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Published: December 12th 2009
We arrived to Argentina in good spirits, even after watching a woman juggle two different young children who both managed to cry at different times and after a short road blockade. A climb over the mountains and some nice scenery down the valleys before arriving evening in Salta, the temperature was lovely and we had a wander around town to the with Rorie and Emer to the main plaza and really surprised how modern Argentina really was. We had to change hostels first thing next morning as the doubles they had told us were available suddenly weren't. No surprise, but we decided to look around and found a really nice hostal in a great location even if the staff were a bit crazy.
We enjoyed our stay very much, we had hot weather, a little more humid than they were accustimed to I was told but it was very nice. Salta was a really lively place, there were 24 hour cafe restaurants and a busy street for nightlife, it was modern and clean. The Argentinian people are very different, much lighter skinned and even many more people with fairer hair than anywhere else in South America. A real European feel about
the place, we ate out a couple of times at nice restaurants to get our first taste of the famous Argentinian steak. I tried the parrillada which is like a mixed grill, the meats (beef, pork, chicken) were delicious, but I have to say their black pudding is not as nice as it is in Ireland, I hate kidney so that barley got a look in, but I managed to put down the tripe although I don't know about next time. The Argentinian wines are just as famous so we have been downing them happily with dinners, although their beer Quilmes is probably the nicest I have had in South America so it is always a big decision, although with the heat the Quilmes has been winning out.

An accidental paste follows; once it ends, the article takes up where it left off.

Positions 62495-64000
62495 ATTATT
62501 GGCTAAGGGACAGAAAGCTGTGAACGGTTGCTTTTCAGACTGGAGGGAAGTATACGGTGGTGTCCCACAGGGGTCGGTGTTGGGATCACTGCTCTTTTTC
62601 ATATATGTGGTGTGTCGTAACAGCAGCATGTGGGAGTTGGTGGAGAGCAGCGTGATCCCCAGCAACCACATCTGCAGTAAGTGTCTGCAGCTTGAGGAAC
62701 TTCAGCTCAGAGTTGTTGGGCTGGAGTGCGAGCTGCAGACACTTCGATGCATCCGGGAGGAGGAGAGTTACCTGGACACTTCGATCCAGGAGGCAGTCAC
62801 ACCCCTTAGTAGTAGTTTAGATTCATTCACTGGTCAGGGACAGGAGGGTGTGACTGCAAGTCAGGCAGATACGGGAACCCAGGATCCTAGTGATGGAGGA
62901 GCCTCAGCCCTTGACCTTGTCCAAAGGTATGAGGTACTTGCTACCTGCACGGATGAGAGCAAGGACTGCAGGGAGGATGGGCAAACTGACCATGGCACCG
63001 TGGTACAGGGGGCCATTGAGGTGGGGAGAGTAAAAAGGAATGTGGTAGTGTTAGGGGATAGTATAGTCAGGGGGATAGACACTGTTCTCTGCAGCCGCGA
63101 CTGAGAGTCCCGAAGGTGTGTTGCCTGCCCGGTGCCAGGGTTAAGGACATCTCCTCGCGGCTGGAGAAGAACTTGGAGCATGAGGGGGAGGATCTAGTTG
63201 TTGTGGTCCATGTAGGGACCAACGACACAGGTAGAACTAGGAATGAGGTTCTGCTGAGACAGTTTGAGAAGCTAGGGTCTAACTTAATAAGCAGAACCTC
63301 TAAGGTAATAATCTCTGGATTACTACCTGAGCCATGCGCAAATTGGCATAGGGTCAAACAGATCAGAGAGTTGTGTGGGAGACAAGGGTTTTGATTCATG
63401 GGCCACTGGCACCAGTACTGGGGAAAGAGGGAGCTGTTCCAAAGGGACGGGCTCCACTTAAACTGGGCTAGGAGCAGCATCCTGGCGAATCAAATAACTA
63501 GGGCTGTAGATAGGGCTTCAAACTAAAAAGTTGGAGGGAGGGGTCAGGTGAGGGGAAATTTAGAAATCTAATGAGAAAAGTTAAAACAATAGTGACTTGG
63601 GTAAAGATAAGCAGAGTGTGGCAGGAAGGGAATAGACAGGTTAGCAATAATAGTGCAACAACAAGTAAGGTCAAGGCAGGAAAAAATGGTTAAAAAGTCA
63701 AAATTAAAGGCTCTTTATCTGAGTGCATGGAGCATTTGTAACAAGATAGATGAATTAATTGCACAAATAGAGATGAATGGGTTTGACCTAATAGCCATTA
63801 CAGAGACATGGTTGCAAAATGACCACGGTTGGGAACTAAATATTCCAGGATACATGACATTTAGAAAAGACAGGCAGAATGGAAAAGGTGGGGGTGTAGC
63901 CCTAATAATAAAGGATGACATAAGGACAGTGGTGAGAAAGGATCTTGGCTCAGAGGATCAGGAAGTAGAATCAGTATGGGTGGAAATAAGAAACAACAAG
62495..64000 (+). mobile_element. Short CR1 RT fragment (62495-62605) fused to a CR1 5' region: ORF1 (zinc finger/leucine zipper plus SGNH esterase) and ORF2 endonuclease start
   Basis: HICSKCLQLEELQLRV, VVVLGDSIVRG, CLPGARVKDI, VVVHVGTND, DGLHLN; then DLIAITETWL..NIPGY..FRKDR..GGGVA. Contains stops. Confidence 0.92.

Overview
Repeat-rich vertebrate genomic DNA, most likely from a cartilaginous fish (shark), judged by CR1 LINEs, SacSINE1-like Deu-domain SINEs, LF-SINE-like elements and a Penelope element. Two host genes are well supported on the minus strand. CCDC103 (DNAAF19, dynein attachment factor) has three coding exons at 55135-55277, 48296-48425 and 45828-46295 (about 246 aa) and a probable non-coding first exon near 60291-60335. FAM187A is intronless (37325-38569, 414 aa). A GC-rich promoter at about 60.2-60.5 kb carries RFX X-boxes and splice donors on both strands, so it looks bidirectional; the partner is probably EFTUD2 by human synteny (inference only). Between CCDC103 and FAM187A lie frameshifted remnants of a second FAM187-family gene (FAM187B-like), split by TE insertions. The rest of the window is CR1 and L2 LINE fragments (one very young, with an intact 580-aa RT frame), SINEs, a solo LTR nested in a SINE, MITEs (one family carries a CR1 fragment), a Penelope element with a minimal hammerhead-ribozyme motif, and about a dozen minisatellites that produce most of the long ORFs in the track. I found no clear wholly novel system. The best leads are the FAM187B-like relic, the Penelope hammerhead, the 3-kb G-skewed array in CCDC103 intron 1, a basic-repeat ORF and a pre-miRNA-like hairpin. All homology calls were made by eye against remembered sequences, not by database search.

We went up the teleferico with Rorie and Emer to take in the view of Salta, it wasn't a spectacular view but gave a good overall picture of the place and you could really see the heat. After our lovely meal we hit the nightlife of Belcarce street (unusual for us these days) and managed to stay our till 2.30am. We had a good night, I have vague memories but Rorie tells
me that Debs rendition of 'Don´t cry for me Argentina' in the cab and on the way home was a real ear soother. Thank god my memory was impaired!
Anyway we had decided to break the budget and do the Train to the Clouds, meant to be one of the best land journeys in the world. We were up early to the sounds of our hostel revellers returning home from the night before at about 6am, and were on the train early. Now the trip itself was very long, but they do look after you. The scenery may have not been as amnazing as we expected (although looking back at the photos now it does look amazing) but it was a great trip, I think the feat of the engineering is part of what makes it so fascinating. Starting in Salta at 1100m it makes its way up to 4200m, with switchbacks, loops and viaducts to help you get there. The food was kind of average but as the sun went down the entertainment came out to keep us happy, we all enjoyed ourselves, the great folkloria music, a bit of Kareoke and a good time had by all. A
really nice trip, a little long perhaps but something we will always look back on. On leaving Salta we said goodbye to our good friends Rorie and Emer who we had met since arriving in Bolivia, it has been great to have their company and look forward to seeing them in Dublin and as I write this a few days since then I am happy to let you know they are now engaged, only a couple of days since we left them. Congratulations.
We leave Salta very, very happy. A nice surprise, for a relatively small north westerly town of Argentina this place has a lot going for it, it excites us and we can't wait to see more of Argentina.
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